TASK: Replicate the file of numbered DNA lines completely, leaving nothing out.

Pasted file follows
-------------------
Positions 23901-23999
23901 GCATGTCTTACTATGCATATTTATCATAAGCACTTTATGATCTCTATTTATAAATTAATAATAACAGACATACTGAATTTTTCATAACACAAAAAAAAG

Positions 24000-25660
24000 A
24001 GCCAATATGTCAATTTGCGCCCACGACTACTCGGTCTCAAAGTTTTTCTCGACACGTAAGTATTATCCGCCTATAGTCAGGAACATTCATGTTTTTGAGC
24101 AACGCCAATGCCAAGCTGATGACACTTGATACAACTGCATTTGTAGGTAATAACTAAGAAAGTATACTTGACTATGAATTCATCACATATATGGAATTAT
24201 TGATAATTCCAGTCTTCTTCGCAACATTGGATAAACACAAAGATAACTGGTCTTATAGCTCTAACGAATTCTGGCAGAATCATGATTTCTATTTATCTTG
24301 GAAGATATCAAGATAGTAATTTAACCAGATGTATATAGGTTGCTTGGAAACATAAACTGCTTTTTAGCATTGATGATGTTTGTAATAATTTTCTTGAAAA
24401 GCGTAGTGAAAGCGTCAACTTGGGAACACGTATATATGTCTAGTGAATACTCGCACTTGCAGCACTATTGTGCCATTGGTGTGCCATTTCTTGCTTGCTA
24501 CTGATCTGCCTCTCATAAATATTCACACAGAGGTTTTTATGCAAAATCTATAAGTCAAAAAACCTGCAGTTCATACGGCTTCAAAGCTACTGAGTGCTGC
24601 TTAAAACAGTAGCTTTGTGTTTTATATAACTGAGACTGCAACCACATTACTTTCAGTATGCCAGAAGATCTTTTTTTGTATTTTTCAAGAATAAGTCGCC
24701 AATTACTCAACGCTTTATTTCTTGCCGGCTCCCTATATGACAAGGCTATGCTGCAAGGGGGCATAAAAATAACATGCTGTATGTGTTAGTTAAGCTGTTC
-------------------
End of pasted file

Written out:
Positions 23901-23999
23901 GCATGTCTTACTATGCATATTTATCATAAGCACTTTATGATCTCTATTTATAAATTAATAATAACAGACATACTGAATTTTTCATAACACAAAAAAAAG

Positions 24000-25660
24000 A
24001 GCCAATATGTCAATTTGCGCCCACGACTACTCGGTCTCAAAGTTTTTCTCGACACGTAAGTATTATCCGCCTATAGTCAGGAACATTCATGTTTTTGAGC
24101 AACGCCAATGCCAAGCTGATGACACTTGATACAACTGCATTTGTAGGTAATAACTAAGAAAGTATACTTGACTATGAATTCATCACATATATGGAATTAT
24201 TGATAATTCCAGTCTTCTTCGCAACATTGGATAAACACAAAGATAACTGGTCTTATAGCTCTAACGAATTCTGGCAGAATCATGATTTCTATTTATCTTG
24301 GAAGATATCAAGATAGTAATTTAACCAGATGTATATAGGTTGCTTGGAAACATAAACTGCTTTTTAGCATTGATGATGTTTGTAATAATTTTCTTGAAAA
24401 GCGTAGTGAAAGCGTCAACTTGGGAACACGTATATATGTCTAGTGAATACTCGCACTTGCAGCACTATTGTGCCATTGGTGTGCCATTTCTTGCTTGCTA
24501 CTGATCTGCCTCTCATAAATATTCACACAGAGGTTTTTATGCAAAATCTATAAGTCAAAAAACCTGCAGTTCATACGGCTTCAAAGCTACTGAGTGCTGC
24601 TTAAAACAGTAGCTTTGTGTTTTATATAACTGAGACTGCAACCACATTACTTTCAGTATGCCAGAAGATCTTTTTTTGTATTTTTCAAGAATAAGTCGCC
24701 AATTACTCAACGCTTTATTTCTTGCCGGCTCCCTATATGACAAGGCTATGCTGCAAGGGGGCATAAAAATAACATGCTGTATGTGTTAGTTAAGCTGTTC